Midwest Record / One In Mind review 5/19/2017 

DYLAN TAYLOR/One in Mind: So if you're a bass player of a certain age--hell, any age, you just don't turn down the opportunity to be in a trio with Larry Coryell and Mike Clark. A jazz trio working as a unit even if they aren't, even if they are pals, this is the stuff that keeps you out late at night at the club; the band is cooking and their left leaning edge is undeniable keeping you rapt and on the edge of your seat. Tasty stuff that won't happen again, this is as jazzbo as it gets and it's mighty fine. 
BluJazz 3450 http://midwestrecord.com/MWR1229.html

Chip Stern - One In Mind review 

“… last year’s dramatic interplay with Dylan Taylor on the master bassist’s ONE IN MIND, which featured a remarkable degree of conversational funk and swing between Larry and the innovative drummer Mike Clark, an ideal pairing I was most certainly looking forward to hearing a great deal more of in the near future, Larry and Mike being two of my fave musicians and people, but then, we are all playing with the house’s money, are we not. It wasn’t meant to be. Chip Stern, http://radiofreechip.com/ 

 

"53 Stations" Cadence Magazine Review Jan. 2016  

53 STATIONS 

THE HILLTOP 

SESSIONS 

DREAMBOX MEDIA DMJ- 

1138 

LACY/ FOLLOW ME/ 53 

STATIONS/ SWEET 16/ BELLS/ 

PAGE 3/ LATER/ BLACK TIDE/ 

DEPARTURE 

54:42 

Jason Shapiro, ts, ss; Bob 

Meashey, tpt, flgh; Dylan 

Taylor, b; Skip Rohrich, d. 

February 1, 2007; June 9, 

2007; June 12, 2007.

53 Stations is a piano-less quartet of musicians 

from South Jersey, Southeastern Pennsylvania, 

and Northern Delaware. The group is firmly rooted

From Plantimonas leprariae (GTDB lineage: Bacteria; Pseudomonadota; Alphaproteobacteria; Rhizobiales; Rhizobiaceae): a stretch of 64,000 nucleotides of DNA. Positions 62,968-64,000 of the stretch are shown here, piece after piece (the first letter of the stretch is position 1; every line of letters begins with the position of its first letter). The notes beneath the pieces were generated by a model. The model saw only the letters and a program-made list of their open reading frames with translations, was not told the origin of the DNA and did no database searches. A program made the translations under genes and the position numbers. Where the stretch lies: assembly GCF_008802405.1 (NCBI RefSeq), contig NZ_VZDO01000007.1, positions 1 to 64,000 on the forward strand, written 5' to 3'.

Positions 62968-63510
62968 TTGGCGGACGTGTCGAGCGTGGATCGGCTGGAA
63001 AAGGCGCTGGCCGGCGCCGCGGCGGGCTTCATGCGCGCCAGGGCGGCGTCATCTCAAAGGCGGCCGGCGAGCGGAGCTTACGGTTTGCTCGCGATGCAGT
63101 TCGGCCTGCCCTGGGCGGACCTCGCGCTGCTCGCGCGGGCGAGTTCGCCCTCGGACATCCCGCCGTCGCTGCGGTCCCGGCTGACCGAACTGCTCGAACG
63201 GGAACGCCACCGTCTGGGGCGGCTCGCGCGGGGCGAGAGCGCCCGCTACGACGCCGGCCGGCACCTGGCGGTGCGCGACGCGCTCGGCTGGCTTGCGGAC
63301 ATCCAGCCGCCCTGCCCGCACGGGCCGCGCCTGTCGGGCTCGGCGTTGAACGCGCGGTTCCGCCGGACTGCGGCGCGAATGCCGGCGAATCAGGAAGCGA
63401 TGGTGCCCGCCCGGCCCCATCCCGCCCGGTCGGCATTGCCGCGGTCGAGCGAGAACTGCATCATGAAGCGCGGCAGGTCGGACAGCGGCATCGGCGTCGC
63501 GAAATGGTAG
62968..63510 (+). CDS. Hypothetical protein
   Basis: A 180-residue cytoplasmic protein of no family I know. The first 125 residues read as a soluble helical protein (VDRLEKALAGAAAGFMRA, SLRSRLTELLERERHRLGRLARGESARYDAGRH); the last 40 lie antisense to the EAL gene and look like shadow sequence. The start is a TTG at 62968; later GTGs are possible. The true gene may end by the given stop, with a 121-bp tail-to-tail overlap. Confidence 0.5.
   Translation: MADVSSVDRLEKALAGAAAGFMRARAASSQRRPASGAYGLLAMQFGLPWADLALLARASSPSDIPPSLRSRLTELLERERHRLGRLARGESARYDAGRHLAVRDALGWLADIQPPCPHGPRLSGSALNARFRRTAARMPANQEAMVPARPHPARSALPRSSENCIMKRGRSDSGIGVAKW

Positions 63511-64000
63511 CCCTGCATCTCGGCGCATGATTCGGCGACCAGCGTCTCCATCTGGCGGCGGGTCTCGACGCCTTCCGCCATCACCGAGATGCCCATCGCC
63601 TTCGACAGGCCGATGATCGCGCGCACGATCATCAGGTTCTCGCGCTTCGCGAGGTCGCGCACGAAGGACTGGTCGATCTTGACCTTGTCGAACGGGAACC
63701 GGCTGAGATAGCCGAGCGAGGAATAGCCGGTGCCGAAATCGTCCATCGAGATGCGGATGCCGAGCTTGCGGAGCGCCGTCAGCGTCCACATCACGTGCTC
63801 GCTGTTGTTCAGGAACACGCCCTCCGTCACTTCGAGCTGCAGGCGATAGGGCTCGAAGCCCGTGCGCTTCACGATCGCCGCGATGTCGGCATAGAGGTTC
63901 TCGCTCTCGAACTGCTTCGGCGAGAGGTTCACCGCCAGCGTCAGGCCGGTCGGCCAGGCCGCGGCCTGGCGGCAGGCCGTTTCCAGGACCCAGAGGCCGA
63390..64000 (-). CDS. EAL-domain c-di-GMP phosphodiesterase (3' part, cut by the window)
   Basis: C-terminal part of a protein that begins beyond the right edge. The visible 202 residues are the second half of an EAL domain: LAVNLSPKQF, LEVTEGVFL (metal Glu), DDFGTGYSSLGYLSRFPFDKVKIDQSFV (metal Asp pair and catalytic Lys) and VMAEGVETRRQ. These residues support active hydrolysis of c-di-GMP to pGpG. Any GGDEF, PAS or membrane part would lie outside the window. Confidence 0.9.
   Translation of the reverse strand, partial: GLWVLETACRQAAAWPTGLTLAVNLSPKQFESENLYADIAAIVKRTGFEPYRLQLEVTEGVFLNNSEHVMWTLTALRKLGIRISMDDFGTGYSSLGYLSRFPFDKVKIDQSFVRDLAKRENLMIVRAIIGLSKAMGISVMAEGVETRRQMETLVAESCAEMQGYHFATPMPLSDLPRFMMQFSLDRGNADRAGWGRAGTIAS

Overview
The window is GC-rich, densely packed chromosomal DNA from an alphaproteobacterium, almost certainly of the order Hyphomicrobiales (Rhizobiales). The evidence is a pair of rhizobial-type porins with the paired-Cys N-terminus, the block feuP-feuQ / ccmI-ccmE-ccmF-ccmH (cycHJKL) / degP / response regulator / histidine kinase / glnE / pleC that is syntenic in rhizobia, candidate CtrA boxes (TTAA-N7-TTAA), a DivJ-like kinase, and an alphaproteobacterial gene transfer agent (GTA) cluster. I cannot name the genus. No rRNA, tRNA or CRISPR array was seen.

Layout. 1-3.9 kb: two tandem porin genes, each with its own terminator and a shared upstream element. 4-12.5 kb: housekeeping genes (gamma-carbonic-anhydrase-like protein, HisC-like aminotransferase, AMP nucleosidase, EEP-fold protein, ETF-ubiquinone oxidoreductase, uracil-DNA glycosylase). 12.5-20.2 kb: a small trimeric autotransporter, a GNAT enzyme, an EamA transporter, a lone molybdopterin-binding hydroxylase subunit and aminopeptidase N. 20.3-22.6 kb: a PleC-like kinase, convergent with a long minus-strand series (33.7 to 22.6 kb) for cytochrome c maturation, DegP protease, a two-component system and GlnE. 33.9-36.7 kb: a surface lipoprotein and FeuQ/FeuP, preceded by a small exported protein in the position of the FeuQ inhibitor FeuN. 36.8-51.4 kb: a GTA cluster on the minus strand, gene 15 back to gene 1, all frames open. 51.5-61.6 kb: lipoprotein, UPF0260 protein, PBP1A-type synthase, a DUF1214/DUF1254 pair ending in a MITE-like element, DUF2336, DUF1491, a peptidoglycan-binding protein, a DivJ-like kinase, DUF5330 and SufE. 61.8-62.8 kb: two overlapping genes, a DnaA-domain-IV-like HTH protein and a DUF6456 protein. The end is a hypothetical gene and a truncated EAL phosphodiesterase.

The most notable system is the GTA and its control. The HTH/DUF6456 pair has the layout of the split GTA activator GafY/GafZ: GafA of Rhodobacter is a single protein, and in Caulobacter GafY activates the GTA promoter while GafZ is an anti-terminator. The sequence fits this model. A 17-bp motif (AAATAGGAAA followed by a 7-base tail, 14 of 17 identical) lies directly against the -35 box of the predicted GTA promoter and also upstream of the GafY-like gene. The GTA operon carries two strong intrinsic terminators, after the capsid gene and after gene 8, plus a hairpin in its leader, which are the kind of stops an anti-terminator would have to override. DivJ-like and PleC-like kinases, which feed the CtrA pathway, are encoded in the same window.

in tradition and polished musicianship. Each 

member of the quartet, besides being a seasoned 

veteran of their instrument, is a respected educator 

in their own right. The Hilltop Sessions is a 

collection of compositions by Shapiro, Taylor, and 

Rohrich. The compositions take their influence 

from jazz standards, Broadway tunes, classic R&B, 

and mainstream jazz. The highlighting features of 

this album are the band’s cohesive sound, precise 

articulation of phrases, and clear identity. The 

music is adventurous, but never goes so far out to 

sea that it alienates the listener. In fact, the music 

has equal suitability to venues such as cocktail parties, 

weddings/parties, jazz clubs, and festivals. The 

album begins with Rohrich’s ode to saxophonist/ 

composer Steve Lacy, which features a swinging 

Lacy-esque melody. The band also displays their 

versatility with dynamically sensitive ballads like 

“Sweet 16” and Latin-influenced compositions 

like “Departure.” The album benefits from a clear 

recording quality that allows the listener to hear 

each individual voice and their contribution. The 

music is effortlessly digestible but remains edgy 

enough to keep the jazz aficionado’s attention. In 

fact, the language of each player suggests a wealth 

of understanding of the different periods this 

music’s rich history. 

Dustin Mallory
(CD available at www.dreamboxmedia.com)

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  1. 53 Stations